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As previously reported, the kernel developers have, at the urging of Linus Torvalds, included the kernel code for the Nouveau driver for GeForce graphics cores (GPUs/Graphics Processing Units) into the Linux kernel's staging area. Version 2.6.33 of the kernel will, therefore, also offer Kernel-based Mode Setting (KMS) for many older as well as modern NVIDIA graphics chips; KMS has so far only been available with AMD/ATI and Intel GPUs. It allows flicker-free start-ups, faster switching between X Server and text console, and more reliable graphics hardware reinitialisation when waking from system sleep states. Based on the new kernel code, the yet unreleased Nouveau driver for is capable of dual screen operation via RandR and offers Xvideo acceleration for recent GeForce models – these two features are not available with the "nv" (full name "xf86-video-nv") driver many distributions configure for NVIDIA hardware. 3D acceleration, however, has not been mastered by either of the drivers – while it is currently under construction for Nouveau, in this reverse engineered driver it is still considered very experimental. The Noveau 3D support was previewed recently and worked well with Compiz and Extreme Tuxracer, but did not activate the graphic cards fan control.

The kernel's DRM (Direct Rendering Manager), which is used by the KMS drivers, and the Intel drivers based on it, will, from now on, offer an interface that improves the way graphics drivers synchronise the display of new screen content when flipping pages. This is to reduce or avoid "tearing", a type of image distortion which can be a particular nuisance when rendering video output. To make kernel-side "Page Flipping Support" available, the developers had to extend the DRI2 protocol. As a result, the technology will only be functional with Mesa 7.8, X Server 1.9 and with version 2.11 of the Intel graphics driver for, which is still in development. When combined with the "drmmode overlay support" feature first integrated in the KMS driver for Intel GPUs with Linux 2.6.33, the lastest version of the Intel graphics drivers for now supports video overlays. The developers have also included numerous improvements for Ironlake graphics cores, which are used in Westmere CPUs such as the series i3 and i5 dual core processors introduced at the beginning of the year.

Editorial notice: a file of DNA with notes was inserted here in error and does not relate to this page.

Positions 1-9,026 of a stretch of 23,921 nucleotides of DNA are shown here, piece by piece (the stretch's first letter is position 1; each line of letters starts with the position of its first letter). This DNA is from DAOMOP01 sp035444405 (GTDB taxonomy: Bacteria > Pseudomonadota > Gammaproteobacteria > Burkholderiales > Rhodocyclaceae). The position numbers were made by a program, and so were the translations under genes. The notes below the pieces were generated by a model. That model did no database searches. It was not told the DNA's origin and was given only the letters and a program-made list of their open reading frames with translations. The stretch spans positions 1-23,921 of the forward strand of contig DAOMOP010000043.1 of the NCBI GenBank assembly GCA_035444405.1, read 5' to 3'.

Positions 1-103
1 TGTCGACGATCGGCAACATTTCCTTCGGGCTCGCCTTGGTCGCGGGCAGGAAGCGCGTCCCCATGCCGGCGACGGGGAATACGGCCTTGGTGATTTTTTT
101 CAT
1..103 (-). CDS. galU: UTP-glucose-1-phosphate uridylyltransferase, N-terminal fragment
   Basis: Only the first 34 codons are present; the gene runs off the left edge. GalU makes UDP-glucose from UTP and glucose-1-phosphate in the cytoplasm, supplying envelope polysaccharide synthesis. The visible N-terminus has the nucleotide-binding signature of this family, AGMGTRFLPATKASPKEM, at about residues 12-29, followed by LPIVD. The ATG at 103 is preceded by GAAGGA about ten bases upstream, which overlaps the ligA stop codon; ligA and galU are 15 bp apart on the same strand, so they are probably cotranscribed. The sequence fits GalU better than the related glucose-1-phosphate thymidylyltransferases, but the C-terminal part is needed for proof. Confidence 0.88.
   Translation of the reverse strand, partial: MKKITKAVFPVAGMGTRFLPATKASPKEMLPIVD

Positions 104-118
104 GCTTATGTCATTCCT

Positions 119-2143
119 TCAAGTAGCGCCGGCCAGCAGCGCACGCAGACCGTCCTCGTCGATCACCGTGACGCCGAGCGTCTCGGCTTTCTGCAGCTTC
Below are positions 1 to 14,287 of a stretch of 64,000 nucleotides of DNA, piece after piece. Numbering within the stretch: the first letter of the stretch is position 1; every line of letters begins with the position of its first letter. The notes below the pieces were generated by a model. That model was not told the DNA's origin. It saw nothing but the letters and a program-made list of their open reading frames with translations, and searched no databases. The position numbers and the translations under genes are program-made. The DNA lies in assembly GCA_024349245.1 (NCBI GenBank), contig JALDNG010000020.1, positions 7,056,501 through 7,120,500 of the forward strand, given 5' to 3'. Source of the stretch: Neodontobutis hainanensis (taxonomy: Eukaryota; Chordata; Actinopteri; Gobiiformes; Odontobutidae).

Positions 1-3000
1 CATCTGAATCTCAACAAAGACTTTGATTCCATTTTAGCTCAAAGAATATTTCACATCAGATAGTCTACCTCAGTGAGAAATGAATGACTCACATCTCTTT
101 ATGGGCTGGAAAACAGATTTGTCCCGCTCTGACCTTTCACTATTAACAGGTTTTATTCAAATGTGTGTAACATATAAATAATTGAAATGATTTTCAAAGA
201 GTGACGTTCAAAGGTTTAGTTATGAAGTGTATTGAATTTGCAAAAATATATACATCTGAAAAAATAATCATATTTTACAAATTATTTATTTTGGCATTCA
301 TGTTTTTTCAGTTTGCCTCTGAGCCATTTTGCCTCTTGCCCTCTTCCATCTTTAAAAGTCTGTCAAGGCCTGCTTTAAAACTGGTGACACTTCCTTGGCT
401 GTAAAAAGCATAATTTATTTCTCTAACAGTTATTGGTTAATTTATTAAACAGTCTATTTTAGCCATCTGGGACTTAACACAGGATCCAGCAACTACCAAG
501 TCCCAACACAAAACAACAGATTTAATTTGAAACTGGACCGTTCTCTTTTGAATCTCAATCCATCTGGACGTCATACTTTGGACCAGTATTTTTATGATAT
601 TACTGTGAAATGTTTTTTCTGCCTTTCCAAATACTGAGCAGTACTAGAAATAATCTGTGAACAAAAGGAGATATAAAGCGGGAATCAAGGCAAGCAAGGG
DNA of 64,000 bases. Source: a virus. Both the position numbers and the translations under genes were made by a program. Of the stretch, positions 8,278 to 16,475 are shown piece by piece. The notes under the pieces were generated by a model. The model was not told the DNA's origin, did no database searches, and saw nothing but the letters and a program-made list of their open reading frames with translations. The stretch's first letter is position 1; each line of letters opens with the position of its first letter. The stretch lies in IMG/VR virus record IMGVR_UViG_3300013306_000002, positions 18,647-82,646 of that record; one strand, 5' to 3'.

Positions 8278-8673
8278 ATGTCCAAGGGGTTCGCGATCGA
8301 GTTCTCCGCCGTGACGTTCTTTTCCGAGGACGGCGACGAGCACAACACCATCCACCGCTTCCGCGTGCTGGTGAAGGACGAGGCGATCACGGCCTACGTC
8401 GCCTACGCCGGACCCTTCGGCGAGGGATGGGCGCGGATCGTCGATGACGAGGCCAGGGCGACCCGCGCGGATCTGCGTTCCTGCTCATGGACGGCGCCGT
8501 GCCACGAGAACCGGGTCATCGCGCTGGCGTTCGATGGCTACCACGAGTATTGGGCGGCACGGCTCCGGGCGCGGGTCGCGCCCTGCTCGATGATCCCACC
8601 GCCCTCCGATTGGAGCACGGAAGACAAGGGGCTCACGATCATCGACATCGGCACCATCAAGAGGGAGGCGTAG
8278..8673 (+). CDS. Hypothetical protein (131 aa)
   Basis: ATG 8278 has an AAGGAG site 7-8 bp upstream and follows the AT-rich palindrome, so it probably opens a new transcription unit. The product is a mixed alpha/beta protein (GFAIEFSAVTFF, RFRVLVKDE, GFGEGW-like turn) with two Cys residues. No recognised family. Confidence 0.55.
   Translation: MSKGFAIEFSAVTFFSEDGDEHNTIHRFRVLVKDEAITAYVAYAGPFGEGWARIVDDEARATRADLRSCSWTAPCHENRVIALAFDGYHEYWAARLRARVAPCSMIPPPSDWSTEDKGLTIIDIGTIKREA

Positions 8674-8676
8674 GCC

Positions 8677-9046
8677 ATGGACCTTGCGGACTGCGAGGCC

This article provides an overview of the most important changes of Linux version 2.6.33. More detailed information can be found in the Kernel Log's of the "Coming in 2.6.33" mini series, released over the past few weeks on The H Open, which form the basis of this article.

  1. Networking
  2. Storage
  3. Graphics
  4. Architecture and virtualisation
  5. Drivers

In these articles, you will find the main sections that make up this article and an "In Brief" section which details important changes. There is also the "Minor gems" section which lists the many other changes not mentioned in the main article but which, for many users, are still of great significance.

For example, in the article on Drivers, "Minor gems" lists the numerous patches to support the video hardware on different PCs, notebooks and motherboards, and lists the changes to the V4L/DVB subsystem, which includes the addition of product names for TV hardware that the Linux kernel now recognises.

The kernel's DRM and KMS code for Radeon graphics chips now allows monitors to be controlled via DisplayPort (1, 2) and eDP (embedded DisplayPort); audio output via HDMI is now also possible. Another new inclusion is the IRQ support for r6xx and r7xx GPUs, which allows monitor change overs to be detected without repeated polling and is a prerequisite for the previously mentioned page flipping support for Radeon cards – however, the whole set-up will only work when combined with a firmware update. The developers also made many minor corrections and improvements to the Radeon KMS driver. As a result, the code has now matured to a degree that has allowed the developers to remove it from the staging area, which is intended for incomplete and low quality drivers, and indicate in their commit comment that the driver is now stable enough to be used in the Linux distributions. Meanwhile, back in the staging area, another new addition to the kernel is the vmwgfx KMS driver for virtual "SVGA2" graphics hardware, which is visible to guest systems in some of the VMWare hypervisors.

Next: Trimming, DRBD, Block Layer, Virtualisation and Tracing

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